Missouri Voting Quick Facts
Who Can Register to vote in Missouri
Under federal law, if you move within 30 days of a presidential election, you are allowed to vote for President and Vice President in your former state of residence, either in person or by absentee ballot.
Voter Registration Forms must be POSTMARKED by the Election Day deadline (30 days before election day).
If you need to update your name and address or register for the first time, there are 3 easy ways to get your voter registration application.PRINT AND MAIL, PICK UP AND MAIL, or REQUEST AND MAIL.
Your Voter Registration Form must be POSTMARKED by the 4th Wednesday before the election.
You have the right to vote in Missouri if:
- You are both a U.S. citizen and a resident of Missouri; and
- You will be at least 18 years of age on or before the next General or Municipal Election, and
- You are not currently on probation or parole after being convicted of a felony; and
- You are not confined under a sentence of imprisonment; and
- You were never convicted of a felony or misdemeanor connected with voting or the right of suffrage.
Where to Register to Vote
- Missourians can register to vote:
- By filling out the Missouri Voter Registration Application
- At the office of the local election authority -- Local Election Authority Contact Information
- At any Department of Motor Vehicles office, or state agency providing a service to the public (WIC, Social Services, etc)
How Do I Register To Vote in Missouri
A voter may register in person at one of the following locations
Click here to get the address and phone number for the board of registrars office in your county
can be done in person or by mail
Click here to download the Mail-In Voter Registration Form
Voting At The Polls On Election Day
WHAT IS AN ACCEPTABLE FORM OF IDENTIFICATION FOR VOTING
- Before receiving a ballot, voters shall establish their identify and eligibility to vote at the
polling place by presenting a form of personal identification.
Acceptable IDs to Vote -Registered voters need to present ONLY ONE of the following types of ID:
- Identification issued by the state of Missouri, an agency of the state, or a local election authority of the state
- Identification issued by the United States government or agency thereof
- Identification issued by an institution of higher education, including a university, college, vocational and technical school, located within the state of Missouri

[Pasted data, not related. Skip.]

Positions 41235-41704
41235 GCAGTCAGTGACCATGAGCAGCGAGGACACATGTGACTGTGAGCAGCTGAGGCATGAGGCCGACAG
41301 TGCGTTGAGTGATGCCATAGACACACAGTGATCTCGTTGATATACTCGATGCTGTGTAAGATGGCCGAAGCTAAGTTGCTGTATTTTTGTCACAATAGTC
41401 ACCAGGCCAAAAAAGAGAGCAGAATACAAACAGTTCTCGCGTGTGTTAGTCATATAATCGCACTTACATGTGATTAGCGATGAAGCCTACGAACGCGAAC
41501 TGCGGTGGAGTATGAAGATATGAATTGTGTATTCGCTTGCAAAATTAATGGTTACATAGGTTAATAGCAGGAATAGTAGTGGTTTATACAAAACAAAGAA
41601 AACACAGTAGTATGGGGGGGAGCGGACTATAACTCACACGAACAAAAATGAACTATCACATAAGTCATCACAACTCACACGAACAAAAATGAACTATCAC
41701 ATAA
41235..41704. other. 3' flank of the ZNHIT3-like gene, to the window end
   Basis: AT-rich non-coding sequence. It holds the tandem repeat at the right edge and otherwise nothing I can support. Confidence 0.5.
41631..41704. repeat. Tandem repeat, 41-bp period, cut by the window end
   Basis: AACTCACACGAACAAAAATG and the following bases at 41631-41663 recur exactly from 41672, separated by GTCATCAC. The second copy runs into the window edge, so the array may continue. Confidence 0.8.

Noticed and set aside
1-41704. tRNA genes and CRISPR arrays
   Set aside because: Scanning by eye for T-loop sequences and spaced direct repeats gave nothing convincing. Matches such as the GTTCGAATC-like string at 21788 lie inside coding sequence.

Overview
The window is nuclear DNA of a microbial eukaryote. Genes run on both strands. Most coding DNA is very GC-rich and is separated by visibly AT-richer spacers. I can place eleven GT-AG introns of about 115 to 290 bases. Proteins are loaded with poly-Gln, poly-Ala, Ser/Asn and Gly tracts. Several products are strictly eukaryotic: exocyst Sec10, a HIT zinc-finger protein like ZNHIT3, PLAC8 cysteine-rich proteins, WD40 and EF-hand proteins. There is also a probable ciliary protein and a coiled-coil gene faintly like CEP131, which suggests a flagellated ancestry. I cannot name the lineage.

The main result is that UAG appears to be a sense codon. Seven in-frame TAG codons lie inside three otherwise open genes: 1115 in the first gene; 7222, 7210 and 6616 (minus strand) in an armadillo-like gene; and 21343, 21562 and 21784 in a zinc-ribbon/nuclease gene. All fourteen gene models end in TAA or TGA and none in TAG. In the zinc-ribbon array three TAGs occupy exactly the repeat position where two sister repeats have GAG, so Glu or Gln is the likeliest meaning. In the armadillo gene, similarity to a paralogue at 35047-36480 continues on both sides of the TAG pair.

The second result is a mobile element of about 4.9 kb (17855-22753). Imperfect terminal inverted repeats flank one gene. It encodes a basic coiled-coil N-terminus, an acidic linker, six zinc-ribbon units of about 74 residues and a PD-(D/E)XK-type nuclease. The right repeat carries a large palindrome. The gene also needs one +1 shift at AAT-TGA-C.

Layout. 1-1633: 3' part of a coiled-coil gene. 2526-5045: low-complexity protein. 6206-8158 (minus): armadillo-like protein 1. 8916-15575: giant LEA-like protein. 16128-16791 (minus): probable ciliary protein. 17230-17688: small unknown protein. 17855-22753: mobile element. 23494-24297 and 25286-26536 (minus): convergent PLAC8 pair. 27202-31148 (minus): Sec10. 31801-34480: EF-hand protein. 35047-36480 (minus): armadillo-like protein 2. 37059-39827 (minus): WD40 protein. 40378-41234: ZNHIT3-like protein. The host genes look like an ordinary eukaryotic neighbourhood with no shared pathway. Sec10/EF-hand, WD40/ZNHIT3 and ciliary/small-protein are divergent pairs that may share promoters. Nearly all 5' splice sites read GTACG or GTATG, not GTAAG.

- A copy of a current utility bill, bank statement, paycheck, government check or other government document that contains the name and address of the voter
- Driver's license or state identification card issued by another state
If you do not possess any of these forms of identification, you may still cast a ballot if two supervising election judges, one from each major political party, attest they know you.
Who Can Vote in Primary Elections in Missouri
Both Democrats and Republicans hold Open Primaries
Presidential Preference Primary
Primary voters may select only one party's ballot. Voters who do not wish to give a political party preference may request an issues only ballot, if one is available in that particular jurisdiction.
Voters who do not wish to select a party ballot may request a ballot containing other issues, if their jurisdiction’s ballot contains issues.
August primary elections are for political parties to nominate their general election candidates.
Missourians don't register by party, but you must choose one party's ballot when voting in the primary, or choose to vote an "issues only" ballot (which will not include ANY candidates).
Since Missouri has open primaries, every eligible registered voter may select the party ballot of their choice.
However, primary voters may select only one party's ballot. Voters who do not wish to give a political party preference may request an issues only ballot, if one is available in that particular jurisdiction.
Click here for additional information
Who Can Vote Absentee in Missouri
Registered Missourians who expect to be prevented from going to their polling place on Election Day may vote absentee beginning six weeks prior to an election.
Absentee voters must provide one of the following reasons for voting absentee:
- Absence on Election Day from the jurisdiction of the election authority in which such voter is registered to vote;
- Religious belief or practice;
- Employment as an election authority, as a member of an election authority, or by an election authority
at a location other than such voter's polling place;
- Incarceration, provided all qualifications for voting are retained.
- Certified participation in the address confidentiality program established under
sections 589.660 to 589.681 because of safety concerns.
Voters can request absentee ballots from their local election authority in person or by fax. Faxed absentee ballot requests should be submitted to the appropriate local election authority. Relatives within the second degree (spouse, parents and children) may complete an absentee ballot application, in person, on behalf of the voter who wishes to vote absentee. DO NOT SEND ABSENTEE BALLOT APPLICATIONS TO THE SECRETARY OF STATE'S OFFICE. ABSENTEE BALLOT APPLICATIONS MUST BE SENT TO THE APPROPRIATE LOCAL ELECTION AUTHORITY BY THE DEADLINE IN ORDER TO BE VALID. Contact information for local election authorities and an absentee ballot application form may be found at the links below.